Bear in mind that the trains and networks already in service or under development are designed to travel at between 250 and 350 kmph. Don’t think it will probably never happen, it’s already happening.

As I looked into the possibility of the convenience and comfort of modern high speed trains, I soon found that plans are far more advanced than I had previously thought. I also soon discovered that the development of ‘hotel trains’ is also well advanced. Just a few years ago, it looked as though European sleeper trains were on their way to becoming a thing of the past as services were continually cut back. Not now, a French start-up has revealed plans for a new network of overnight services from Paris to 12 European destinations, including Edinburgh and Porto. They are not the only company planning this. Last December, Austria’s OBB announced a collaboration with Germany’s Deutsche Bahn, France’s SNCF and Swiss Federal Railways proposing a number of new “Nightjet” routes, and a sleeper train between Zurich and Barcelona.

Midnight trains

‘Midnight Trains’ hopes to reinvent the overnight train experience completely by launching a “hotel on rails” that offers a greener alternative to flying as well as a more comfortable alternative to the basic night train services long associated with Europe. They are planning to offer high quality rooms, all en-suite with high quality bedding and on demand TV. Top quality restaurant of course, or delivery to your room. By 2024 they plan to open Paris to Porto.

Companies reviving night trains are not only targeting tourists heading South, but business people as well, heading North from Paris. If there is a demand, they can already provide these services on high speed routes.

In the past, trains from Lisbon to Paris had to stop at Irun the border railway station where all trains have to stop, as those coming from/going into France have to change gauge from 1,668 mm (5 ft 5+21⁄32 in) Iberian gauge to 1,435 mm (4 ft 8+1⁄2 in) standard gauge. The electric pickup supply also changes here from 3000 V DC (overhead Spain) to 1500 V DC (overhead France).

The EU got it right

The good news is that the EU (who can occasionally get things organised) have established a common standard for TGV trains throughout Europe. That’s not just a dream, in a lot of cases the infrastructure is there – it’s already possible to run a Paris – Barcelona – Madrid – Seville high-speed train, traveling at speeds of up to 350 kmph. If demand is there the night train operators can easily offer the service. The speed of these new trains changes everything. Spain is already very advanced with their TGV network services, Seville-Madrid was incorporated for the Seville expo in 1992.

What about Portugal? Pedro Nuno Santos, minister of infrastructure and housing told the International Railway Journal that the government is spending €4.5m on the first stage of improving the service between Lisbon and Porto, eventually cutting the 2h 44min journey time to 1h 15min. He openly admits he wants to see the existing air bridge closed and replaced by this much more environmentally friendly TGV service, and bear in mind, its city centre to city centre. Lisbon Faro will follow, but it’s not a priority as the existing high speed Alfa Pendular is very popular.

The Lisbon-Madrid TGV link is now a priority, although dropped in 2012, work is now currently underway. Once complete that will mean Paris, Barcelona, Madrid Lisbon, all at speeds up to 350 kph will be operational. Currently the Lisbon-Madrid journey time is 10 hours, but with the TGV service the 500 km could well be covered in around two or three hours. The EU is investing heavily in this project.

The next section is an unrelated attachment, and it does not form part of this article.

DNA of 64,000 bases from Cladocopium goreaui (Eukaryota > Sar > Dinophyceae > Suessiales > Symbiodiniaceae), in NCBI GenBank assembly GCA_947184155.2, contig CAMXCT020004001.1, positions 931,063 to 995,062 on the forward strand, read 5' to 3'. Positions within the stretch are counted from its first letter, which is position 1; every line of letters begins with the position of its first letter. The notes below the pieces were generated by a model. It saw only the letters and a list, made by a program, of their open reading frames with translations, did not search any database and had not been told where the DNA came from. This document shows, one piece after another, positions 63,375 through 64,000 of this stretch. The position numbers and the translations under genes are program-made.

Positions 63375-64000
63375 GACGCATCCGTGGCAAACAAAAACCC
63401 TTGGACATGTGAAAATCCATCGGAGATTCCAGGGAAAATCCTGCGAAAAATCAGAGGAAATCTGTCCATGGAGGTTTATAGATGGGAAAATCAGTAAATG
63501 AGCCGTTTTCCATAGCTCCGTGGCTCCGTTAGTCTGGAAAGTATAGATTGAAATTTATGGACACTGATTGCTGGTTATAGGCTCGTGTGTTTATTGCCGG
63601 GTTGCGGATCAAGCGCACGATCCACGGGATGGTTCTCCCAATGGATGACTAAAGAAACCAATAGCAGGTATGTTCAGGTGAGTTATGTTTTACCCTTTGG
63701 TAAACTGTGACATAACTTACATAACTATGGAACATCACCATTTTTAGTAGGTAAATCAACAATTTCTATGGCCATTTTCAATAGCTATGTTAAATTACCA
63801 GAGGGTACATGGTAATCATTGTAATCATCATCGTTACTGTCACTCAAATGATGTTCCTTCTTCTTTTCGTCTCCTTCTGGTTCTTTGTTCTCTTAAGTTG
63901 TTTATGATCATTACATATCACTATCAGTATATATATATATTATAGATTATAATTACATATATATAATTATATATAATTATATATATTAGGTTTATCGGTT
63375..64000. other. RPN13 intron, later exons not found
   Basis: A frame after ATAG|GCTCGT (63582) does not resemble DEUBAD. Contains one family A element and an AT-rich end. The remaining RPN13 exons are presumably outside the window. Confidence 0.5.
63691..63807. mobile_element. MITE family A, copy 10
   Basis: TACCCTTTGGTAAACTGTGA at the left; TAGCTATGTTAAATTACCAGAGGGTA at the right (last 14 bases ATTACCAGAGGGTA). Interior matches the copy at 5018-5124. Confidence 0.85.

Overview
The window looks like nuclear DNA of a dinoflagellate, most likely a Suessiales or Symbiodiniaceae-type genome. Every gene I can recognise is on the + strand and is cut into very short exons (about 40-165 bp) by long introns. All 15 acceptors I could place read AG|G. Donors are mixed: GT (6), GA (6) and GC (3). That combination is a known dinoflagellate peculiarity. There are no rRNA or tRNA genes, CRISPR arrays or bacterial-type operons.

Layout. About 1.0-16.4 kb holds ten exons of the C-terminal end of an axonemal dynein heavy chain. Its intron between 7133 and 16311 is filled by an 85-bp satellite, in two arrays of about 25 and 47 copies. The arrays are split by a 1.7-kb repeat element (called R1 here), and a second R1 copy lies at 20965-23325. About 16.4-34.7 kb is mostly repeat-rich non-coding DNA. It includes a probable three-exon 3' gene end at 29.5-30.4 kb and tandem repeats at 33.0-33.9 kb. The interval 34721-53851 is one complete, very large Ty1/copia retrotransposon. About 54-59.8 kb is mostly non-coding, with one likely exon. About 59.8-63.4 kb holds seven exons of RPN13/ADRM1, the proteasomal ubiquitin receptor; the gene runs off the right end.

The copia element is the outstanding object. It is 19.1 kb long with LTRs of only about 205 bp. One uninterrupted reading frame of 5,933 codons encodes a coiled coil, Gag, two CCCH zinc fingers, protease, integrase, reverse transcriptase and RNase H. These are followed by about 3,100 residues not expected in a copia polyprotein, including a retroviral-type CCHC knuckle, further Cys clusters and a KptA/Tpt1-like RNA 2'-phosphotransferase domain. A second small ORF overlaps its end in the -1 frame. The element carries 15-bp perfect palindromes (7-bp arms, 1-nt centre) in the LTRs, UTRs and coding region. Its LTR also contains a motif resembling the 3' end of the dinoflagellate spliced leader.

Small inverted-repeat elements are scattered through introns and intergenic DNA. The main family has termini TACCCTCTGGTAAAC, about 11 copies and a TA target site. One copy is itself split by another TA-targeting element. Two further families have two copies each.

There has been a lot of talk recently about a Seville-Faro TGV link, but realistically this project is far in the distance. It’s hard to believe that there would be a high passenger demand for this route and the investment needed is very high. Converting Lisbon-Faro to TGV capacity and speeds will be the first link from Faro into the European TGV service.

Who will this service appeal to?

Firstly, those who are committed to environmental reform. Global warming is a reality and there are those who will welcome the alternative of substantially lower CO2 emissions. The BBC calculated “Train virtually always comes out better than plane, often by a lot. A journey from London to Madrid would emit 43kg (95lb) of CO2 per passenger by train, but 118kg by plane”.

Secondly, the train beats the plane for comfort and convenience. If you are flying to Portugal for a weekend of golf, the train is not for you. Equally for a week’s holiday, flights will win hands down for the foreseeable future. But if you want to make the journey part of the holiday, avoid all the hassles of the airport, enjoy more legroom, a more comfortable seat, the ability to walk around, enjoy a great meal, not to mention a good night’s sleep as you glide across borders, the train is soon going to attract you. Watch the countryside out of your window, relax and enjoy. This is as near to stress free travel as it gets. Travel by train used to be thought of as glamorous, the Pullman cars, Wagon-lit, Orient Express and many other famous brands. Just maybe, the glamour of travel by rail is returning in glory. You won’t have to wait long.

I would like to thank Kevin Smith, Editor-in-Chief of the International Railway Journal who provided me with so much of the technical background for this feature.


Resident in Portugal for 50 years, publishing and writing about Portugal since 1977. Privileged to have seen, firsthand, Portugal progress from a dictatorship (1974) into a stable democracy. 

Paul Luckman